Simester and von Hirsch vs. Cornford Type 2 Comparative Insight

Kailey Houck
3 min readSep 28, 2020

The wrongness constraint is thoroughly discussed in articles by A.P. Simester and Andreas von Hirsch and Andrew Cornford. Simester and von Hirsch provide more of an explanation of and bit of an expansion upon using wrongfulness as a determinant of criminalization. They provide three theses that stand to support the wrongness principle, the first being the widely supported insufficiency thesis. It states that “classifying an action as being morally wrong is insufficient to justify criminalization.” (Simester 22) Simester and von Hirsch use the example of the failed prohibition laws during the twentieth century. They argue “that even an in-principle case for criminalizing something requires more than that something is morally wrong.” (Simester 23). The second thesis, deemed the necessity thesis, at first seems like the opposite of the insufficiency thesis but in fact builds upon it. It states “that something is wrongful is necessary to justify its criminalization.” (Simester 22) The authors explain that “one cannot blame a person unless that person does something morally wrong.” (Simester 23). While this is not the “requiring more” they previously mentioned, the necessity thesis sets a baseline for the wrongfulness constraint. The last thesis, deemed the non-qualifying thesis, just does that. It states “that something is wrongful is insufficient to establish even a pro tanto ground for its criminalization.” (Simester 22). The authors explain that this means “only certain kinds of wrongfulness qualify.” (Simester 29)

Following this explanation, Simester and von Hirsch state that they accept the non-qualifying thesis, and support its expansion with a harm-based constraint. However, they explain that their arguments should not be used as “handily-used criteria” and “lack the necessary specificity.” (32) Instead, Simester and von Hirsch’s combination of the non-qualifying thesis and harm-based constraint should be “offered as guides for the direction of argument.”

Cornford’s article argues that the wrongfulness constraint is false. He explains the arguments in support of the wrongfulness constraint, the first being “to criminalize conduct is to warrant the condemnation and punishment of that conduct.” (Cornford 617) The second argument is a normative claim about condemnation and punishment, stating “legislators may warrant the condemnation and punishment of conduct only if that conduct is wrongful.” (Cornford 617) Cornford argues that when the target of this condemnation and punishment is in fact not in the wrong, the wrongfulness constraint is impermissible. Some actions that are criminalized are not necessarily wrongful. One example Cornford uses is that of a consenting sexual relationship between two mature teenagers. (Cornford 647) Perhaps the couple could be violating a law prohibiting a sexual relationship with a child. (Cornford 647) Just because the couple may be violating this law, that does not make their action wrongful. This is an instance of when the target of wrongdoing was not in the wrong, therefore making the wrongfulness constraint impermissible. Cornford concludes by accepting that there may be some instances where “criminalization should be subject to the wrongfulness constraint: that is, that conduct may be criminalized only if it is wrongful.” (Cornford 648) However, he also justifies that “we can grant the legislators may sometimes depart from the wrongness constraint.” (Cornford 648).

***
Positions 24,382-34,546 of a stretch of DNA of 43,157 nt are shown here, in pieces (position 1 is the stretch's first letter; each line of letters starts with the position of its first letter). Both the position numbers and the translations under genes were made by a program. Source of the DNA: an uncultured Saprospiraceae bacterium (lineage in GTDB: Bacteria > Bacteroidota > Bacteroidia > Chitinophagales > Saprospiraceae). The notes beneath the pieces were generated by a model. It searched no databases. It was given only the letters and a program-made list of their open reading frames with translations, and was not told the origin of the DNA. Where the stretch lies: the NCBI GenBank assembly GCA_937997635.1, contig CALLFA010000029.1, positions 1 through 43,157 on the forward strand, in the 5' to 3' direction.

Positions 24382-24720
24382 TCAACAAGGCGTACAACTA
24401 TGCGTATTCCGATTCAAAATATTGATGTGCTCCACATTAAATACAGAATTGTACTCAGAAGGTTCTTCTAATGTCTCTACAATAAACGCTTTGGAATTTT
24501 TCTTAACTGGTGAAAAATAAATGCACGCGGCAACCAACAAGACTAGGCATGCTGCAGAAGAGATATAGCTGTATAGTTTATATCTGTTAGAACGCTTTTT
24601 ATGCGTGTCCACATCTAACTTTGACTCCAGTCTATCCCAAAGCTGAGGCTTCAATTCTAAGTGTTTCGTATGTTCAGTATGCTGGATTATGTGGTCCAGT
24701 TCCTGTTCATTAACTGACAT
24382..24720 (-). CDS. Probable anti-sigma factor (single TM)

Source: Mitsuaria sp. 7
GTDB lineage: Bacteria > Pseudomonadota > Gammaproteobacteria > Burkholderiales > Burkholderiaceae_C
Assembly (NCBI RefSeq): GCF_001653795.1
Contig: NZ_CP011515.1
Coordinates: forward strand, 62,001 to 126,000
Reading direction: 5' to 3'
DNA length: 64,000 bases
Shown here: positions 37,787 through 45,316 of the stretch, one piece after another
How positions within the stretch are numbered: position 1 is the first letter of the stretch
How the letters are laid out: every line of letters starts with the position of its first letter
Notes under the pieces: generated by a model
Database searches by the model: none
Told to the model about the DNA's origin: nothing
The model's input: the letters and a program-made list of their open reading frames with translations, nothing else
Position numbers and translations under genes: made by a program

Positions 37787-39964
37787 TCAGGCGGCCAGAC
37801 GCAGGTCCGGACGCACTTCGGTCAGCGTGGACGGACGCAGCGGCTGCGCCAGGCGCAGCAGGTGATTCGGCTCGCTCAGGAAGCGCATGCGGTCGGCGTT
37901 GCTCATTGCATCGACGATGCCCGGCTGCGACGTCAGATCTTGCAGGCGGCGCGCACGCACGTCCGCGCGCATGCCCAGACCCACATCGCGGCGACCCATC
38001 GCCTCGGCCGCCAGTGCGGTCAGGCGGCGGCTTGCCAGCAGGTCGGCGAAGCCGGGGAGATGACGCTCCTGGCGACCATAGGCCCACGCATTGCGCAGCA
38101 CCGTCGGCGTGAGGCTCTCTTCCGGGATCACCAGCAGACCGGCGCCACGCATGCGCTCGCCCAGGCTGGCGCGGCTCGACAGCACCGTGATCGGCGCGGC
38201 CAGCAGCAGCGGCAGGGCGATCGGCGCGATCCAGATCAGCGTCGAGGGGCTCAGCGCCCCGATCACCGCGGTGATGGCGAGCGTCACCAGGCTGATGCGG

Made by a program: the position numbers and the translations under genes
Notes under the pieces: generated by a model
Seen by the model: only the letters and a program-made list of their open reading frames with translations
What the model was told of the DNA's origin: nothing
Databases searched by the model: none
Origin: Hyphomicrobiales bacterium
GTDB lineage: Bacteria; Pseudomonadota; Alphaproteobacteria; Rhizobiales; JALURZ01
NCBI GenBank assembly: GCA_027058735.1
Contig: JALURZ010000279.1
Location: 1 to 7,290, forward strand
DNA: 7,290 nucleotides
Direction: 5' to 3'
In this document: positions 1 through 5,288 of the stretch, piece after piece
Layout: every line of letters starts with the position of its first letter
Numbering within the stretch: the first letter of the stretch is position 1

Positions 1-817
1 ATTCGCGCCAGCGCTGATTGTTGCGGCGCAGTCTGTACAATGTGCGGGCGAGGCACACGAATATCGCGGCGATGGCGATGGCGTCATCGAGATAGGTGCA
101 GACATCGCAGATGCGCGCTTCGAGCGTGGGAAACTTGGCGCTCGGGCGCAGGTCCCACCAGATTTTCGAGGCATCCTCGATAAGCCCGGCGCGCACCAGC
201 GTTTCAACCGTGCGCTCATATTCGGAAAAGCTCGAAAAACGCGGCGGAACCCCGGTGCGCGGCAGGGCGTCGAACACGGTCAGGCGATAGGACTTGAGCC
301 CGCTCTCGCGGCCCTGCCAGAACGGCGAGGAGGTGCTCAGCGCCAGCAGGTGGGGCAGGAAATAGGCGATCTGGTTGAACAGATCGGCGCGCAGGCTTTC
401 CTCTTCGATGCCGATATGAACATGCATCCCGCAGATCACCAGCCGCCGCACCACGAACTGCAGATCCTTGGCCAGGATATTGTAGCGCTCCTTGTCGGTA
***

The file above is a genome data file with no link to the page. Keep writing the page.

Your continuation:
A.P. Simester and Andreas von Hirsch’s article explains the wrongfulness constraint, with some modest objections. Nonetheless, their article is much more supportive of the wrongfulness constraint than Andrew Cornford’s. While Cornford accepts that there certainly are instances in which the wrongfulness constraint is permissible, he blatantly objects to it being permissible all the time. From these two articles, I think the wrongfulness constraint is necessary for deciding in which acts to criminalize, but should certainly be expanded upon and not be the end-all-be-all.

Cornford, Andrew. “Rethinking the Wrongness Constraint on Criminalisation.” Law and Philosophy, vol. 36, no. 6, 2017, pp. 615–649., doi:10.1007/s10982–017–9299-z.

Simester, A P, and Andreas Von Hirsch. “Crimes, Harms, and Wrongs : On the Principles of Criminalisation.” 2011, doi:10.5040/9781472560964.

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